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Thursday, May 31, 2012

Weekly Unemployment Claims Increase

First time unemployment jobless claims increase by 10,000... and the four-week moving average increases by 3,750.

First time unemployment claims increased by 10,000 over those reported last week.  The four-week moving average increased (3,750) as well, though it didn't increase as much as the four-week moving average decreased last week (5,500).  As a whole, claims have been stable this spring, but they have tended slightly up over the past four weeks, with slight upwards revisions every week.

As usual, to put this into perspective, check out the red line on the chart below to see where jobless claims are now, in spring of 2012, compared to spring of the past three years.

From the current report:

In the week ending May 26, the advance figure for seasonally adjusted initial claims was 383,000, an increase of 10,000 from the previous week's revised figure of 373,000. The 4-week moving average was 374,500, an increase of 3,750 from the previous week's revised average of 370,750.
The initial claims as announced last week were 370,000, so the claims from that week were revised upwards by 3,000. 

The chart above is one of the BEST charts for understanding and observing changes in the weekly initial claims numbers over time.  This year (red-2012) and the past three years (blue- 2009, green- 2010 and black- 2011) are marked in different colors.  You can see that, as a trend, first time claims for unemployment have gone down SIGNIFICANTLY from one year to the next, even though there are variations within the year.  

Be aware that:  1.  These are first time claims, so people who have continued to receive benefits or who are losing any unemployment benefits would not be counted in these numbers.  2.  They are seasonally adjusted, so most variations caused by weather or holidays are already included in these numbers.  3.  As these are weekly numbers, they are more volatile than the monthly numbers.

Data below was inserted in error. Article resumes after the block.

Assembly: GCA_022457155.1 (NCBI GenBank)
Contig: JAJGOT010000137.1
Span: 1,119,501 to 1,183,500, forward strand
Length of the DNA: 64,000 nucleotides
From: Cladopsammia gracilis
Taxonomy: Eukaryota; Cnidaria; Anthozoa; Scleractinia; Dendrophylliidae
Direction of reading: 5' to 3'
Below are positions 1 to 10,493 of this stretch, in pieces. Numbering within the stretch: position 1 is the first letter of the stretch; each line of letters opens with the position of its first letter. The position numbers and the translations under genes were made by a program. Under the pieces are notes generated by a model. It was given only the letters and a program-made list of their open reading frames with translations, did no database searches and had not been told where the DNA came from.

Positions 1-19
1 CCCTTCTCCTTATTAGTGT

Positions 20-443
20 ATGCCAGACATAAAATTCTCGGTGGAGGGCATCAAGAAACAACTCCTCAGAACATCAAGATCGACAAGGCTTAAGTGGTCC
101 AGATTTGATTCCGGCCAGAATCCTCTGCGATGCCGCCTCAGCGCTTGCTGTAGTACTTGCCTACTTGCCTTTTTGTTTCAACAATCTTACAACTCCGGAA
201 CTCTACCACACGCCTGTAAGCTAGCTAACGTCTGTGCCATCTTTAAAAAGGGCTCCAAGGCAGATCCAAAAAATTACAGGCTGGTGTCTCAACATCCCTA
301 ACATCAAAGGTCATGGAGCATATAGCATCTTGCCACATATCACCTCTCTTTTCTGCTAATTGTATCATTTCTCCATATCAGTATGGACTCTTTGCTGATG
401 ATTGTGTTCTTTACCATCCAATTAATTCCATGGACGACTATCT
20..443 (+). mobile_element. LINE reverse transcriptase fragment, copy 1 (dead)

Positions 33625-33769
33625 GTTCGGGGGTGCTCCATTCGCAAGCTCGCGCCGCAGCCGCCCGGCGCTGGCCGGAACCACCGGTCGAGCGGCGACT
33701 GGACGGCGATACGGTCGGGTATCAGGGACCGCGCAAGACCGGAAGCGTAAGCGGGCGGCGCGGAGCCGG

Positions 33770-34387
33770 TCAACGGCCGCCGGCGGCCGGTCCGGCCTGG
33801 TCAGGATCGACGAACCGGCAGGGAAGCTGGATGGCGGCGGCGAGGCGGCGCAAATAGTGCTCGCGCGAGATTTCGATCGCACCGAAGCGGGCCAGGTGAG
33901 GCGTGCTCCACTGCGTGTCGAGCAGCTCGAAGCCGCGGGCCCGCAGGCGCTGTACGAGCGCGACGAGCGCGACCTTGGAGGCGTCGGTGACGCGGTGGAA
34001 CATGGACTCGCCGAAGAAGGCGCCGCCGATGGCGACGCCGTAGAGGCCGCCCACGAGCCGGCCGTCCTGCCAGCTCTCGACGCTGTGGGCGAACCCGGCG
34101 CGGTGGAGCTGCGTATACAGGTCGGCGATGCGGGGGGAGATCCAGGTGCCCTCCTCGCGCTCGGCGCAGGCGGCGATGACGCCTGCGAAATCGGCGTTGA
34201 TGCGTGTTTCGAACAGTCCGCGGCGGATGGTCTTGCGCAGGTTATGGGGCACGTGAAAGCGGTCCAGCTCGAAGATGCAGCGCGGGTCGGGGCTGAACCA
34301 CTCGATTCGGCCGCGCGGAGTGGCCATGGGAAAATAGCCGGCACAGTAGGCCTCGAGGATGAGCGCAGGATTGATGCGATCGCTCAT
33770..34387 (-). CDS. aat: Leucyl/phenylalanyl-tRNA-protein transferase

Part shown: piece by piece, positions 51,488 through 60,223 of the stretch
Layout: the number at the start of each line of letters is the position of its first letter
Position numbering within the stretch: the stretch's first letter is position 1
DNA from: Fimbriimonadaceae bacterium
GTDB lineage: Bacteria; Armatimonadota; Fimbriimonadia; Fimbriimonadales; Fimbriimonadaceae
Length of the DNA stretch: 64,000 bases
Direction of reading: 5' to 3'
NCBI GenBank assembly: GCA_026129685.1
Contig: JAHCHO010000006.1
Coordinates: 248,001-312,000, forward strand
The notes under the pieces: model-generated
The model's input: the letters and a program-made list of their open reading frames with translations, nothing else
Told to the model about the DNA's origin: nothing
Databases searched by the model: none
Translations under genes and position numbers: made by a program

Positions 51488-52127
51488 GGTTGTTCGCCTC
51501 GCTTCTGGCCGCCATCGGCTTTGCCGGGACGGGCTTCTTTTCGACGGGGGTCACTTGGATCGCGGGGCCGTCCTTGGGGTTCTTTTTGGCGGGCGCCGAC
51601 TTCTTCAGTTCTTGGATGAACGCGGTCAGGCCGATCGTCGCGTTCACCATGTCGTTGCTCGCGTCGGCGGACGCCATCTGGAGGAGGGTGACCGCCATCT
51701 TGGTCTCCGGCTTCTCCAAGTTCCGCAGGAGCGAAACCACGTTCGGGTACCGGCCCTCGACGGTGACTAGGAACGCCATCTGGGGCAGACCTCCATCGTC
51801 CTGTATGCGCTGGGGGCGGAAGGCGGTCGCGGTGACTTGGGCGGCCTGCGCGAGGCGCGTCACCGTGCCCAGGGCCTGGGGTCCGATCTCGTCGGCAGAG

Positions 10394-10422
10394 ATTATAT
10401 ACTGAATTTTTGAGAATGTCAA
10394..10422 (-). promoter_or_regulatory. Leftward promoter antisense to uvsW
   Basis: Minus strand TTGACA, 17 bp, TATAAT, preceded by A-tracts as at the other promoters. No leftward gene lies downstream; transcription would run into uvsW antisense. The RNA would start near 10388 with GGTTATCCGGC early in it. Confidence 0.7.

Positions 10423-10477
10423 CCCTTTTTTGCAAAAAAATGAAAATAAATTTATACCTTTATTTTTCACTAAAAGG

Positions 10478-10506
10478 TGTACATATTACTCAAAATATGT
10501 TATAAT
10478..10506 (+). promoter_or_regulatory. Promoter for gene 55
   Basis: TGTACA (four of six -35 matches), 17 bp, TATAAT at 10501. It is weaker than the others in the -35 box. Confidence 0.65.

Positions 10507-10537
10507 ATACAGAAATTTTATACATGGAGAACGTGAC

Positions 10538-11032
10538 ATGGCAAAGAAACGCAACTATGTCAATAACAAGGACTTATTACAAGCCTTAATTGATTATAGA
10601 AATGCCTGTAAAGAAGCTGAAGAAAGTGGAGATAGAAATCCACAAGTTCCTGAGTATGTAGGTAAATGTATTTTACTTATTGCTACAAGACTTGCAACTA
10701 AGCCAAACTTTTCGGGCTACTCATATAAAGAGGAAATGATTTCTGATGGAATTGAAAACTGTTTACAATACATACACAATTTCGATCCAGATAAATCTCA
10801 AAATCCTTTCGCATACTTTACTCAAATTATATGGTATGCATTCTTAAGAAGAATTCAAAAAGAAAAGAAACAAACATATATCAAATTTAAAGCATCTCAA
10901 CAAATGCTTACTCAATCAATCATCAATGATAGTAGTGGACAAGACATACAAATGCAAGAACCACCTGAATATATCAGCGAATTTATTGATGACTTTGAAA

The current numbers of initial claims continue to be the lowest springtime initial claims numbers since 2008.  Continuing regular state claims, from people who are continuing to claim unemployment through the initial 20 to 26 week regular unemployment program, has continued to drop.  In the week ending May 12th, in unadjusted numbers, they dropped to 3,117,110 from 3,141,342.

Total number of people receiving unemployment insurance decreases.

The weekly report also tells us the total number of people who are receiving unemployment benefits.  For the week ending May 12th, 6,137,862 people are receiving unemployment benefits under one of the programs that are available (regular state, extended benefits, federal extended unemployment compensation, or a few other smaller programs).  This compares with 12,500,000 people who are unemployed according to the monthly April unemployment situation report which was released earlier in the month.  (The May numbers will be released tomorrow, June 1st.)  Those numbers, showing that less than half the officially unemployed are receiving benefits, should make it clear that people do NOT need to be receiving unemployment insurance to be counted among the unemployed.

Extended Benefits Expire

Many states have now "triggered" off of Extended Benefits.  Extended Benefits for those states, including California, Illinois, Florida, and several others, were due to end the weekend of May 12th.  On the current weekly report, as of the week ending May 12th, 312,434 people were still receiving Extended Benefits.  However, this number should decrease significantly as Extended Benefits have expired or are expiring for people in many states.  We can expect that the total number of people receiving unemployment benefits will declined to below 6,000,000 due to the end of those benefits.  

So, while a decrease in the number of people filing for initial claims is a good thing and indicates that fewer people are being laid off, a decrease in the total number of people getting unemployment insurance may only show that fewer people are eligible for unemployment insurance benefits.

Any questions or confusion, please leave a comment or email me!

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